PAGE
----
Challenging the Traditional Values of Our Rivers: a Case for Water Trails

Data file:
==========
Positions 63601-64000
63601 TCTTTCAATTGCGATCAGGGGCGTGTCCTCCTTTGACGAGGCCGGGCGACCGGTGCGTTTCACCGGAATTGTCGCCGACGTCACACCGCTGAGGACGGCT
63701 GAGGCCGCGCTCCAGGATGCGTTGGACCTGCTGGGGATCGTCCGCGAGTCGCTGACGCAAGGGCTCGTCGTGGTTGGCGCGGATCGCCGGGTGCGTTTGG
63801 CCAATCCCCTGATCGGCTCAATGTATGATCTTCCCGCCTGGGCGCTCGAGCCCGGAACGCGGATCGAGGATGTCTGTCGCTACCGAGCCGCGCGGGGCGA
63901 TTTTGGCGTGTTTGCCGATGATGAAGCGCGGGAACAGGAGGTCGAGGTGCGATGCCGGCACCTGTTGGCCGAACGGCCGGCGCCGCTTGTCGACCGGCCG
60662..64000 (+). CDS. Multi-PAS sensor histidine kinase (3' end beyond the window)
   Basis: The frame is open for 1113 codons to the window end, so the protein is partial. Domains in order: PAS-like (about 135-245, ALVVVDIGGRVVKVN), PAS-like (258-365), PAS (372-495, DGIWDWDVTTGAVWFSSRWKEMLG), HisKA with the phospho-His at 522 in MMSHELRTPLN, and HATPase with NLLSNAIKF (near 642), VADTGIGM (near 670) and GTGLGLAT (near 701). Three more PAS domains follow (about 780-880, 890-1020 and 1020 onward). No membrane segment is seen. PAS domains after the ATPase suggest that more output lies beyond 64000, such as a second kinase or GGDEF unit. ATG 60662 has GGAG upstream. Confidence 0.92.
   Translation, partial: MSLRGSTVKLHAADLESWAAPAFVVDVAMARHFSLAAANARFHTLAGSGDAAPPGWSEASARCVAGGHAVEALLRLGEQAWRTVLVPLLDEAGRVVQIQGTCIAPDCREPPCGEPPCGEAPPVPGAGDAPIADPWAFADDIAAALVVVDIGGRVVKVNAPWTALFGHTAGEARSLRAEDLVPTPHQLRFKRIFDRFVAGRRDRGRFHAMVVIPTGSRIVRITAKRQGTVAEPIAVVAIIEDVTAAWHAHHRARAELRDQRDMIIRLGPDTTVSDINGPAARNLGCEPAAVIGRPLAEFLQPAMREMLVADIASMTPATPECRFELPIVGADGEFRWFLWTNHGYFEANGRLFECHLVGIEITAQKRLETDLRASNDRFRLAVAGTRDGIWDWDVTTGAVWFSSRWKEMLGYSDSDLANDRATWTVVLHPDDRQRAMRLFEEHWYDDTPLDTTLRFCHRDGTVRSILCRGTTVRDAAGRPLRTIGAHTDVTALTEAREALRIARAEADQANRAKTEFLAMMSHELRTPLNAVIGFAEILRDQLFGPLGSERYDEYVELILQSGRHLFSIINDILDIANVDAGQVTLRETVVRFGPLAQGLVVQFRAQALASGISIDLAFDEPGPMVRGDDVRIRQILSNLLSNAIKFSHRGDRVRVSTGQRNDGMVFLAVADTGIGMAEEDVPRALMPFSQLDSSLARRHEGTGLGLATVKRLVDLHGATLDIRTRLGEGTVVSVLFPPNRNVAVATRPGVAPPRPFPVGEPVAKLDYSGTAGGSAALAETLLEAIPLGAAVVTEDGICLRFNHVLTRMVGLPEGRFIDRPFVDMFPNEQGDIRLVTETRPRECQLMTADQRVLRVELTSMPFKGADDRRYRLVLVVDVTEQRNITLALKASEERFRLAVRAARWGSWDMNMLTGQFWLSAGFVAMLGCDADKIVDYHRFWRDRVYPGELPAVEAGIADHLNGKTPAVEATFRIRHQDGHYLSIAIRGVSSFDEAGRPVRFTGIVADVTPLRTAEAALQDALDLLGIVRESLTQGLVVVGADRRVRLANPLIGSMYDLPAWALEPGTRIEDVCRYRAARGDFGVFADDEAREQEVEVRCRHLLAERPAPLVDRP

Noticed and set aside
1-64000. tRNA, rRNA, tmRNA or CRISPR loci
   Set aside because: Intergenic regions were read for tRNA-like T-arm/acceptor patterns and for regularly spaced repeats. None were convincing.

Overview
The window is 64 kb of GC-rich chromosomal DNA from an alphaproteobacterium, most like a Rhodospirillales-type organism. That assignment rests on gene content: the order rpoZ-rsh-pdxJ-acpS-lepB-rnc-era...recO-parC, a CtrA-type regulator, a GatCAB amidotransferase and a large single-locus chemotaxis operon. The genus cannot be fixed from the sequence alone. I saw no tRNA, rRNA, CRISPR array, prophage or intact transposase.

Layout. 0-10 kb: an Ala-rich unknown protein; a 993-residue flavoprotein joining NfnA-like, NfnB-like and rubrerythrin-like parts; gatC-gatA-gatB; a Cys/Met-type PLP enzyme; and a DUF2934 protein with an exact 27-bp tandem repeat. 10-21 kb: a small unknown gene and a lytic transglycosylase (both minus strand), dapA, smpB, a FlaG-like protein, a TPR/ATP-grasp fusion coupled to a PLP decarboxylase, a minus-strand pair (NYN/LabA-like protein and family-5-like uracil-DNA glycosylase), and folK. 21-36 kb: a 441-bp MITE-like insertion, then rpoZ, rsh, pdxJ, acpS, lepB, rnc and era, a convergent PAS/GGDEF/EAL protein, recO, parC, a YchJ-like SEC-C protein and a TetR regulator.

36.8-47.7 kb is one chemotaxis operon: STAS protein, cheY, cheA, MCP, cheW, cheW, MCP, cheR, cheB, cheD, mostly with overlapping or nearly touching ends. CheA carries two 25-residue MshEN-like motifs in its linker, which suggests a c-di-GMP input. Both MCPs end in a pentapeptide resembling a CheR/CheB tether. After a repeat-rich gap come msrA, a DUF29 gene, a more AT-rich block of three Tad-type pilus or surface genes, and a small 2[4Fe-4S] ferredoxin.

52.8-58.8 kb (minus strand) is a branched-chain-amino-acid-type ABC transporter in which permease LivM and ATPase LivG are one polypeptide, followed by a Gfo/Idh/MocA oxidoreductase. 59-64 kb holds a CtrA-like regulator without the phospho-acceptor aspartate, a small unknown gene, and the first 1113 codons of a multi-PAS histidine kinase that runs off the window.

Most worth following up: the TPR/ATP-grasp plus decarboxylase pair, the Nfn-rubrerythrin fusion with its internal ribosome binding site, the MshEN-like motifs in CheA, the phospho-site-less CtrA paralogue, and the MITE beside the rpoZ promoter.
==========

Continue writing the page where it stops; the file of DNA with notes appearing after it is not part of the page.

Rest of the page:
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Placing value on river recreation can be difficult, and often times our rivers are valued for their “traditional” uses, such as transportation, irrigation, and water supply. However, more and more, economists are offering studies and concrete numbers of the economic benefits and local gains that can come from promoting river recreation in communities. One tool communities can use to promote recreation is a water trail, which is the river equivalent to a greenway. Water trails have been shown to be effective in bringing tourism, getting communities on their local waterways, and promoting conservation. Nontraditional economic valuations can demonstrate the benefits local communities can receive from natural attractions and amenitities. Rural communities often struggle to find ways to attract new residents and tourists. Several studies have shown that rural areas can benefit from emphasizing their natural amenities both in the tourism sector as well as increasing immigration to the area. Once the community realizes the economic benefits that the water trail is bringing to their town, the paddlers, residents and local governments will be much more likely to support the protection and conservation of the resource.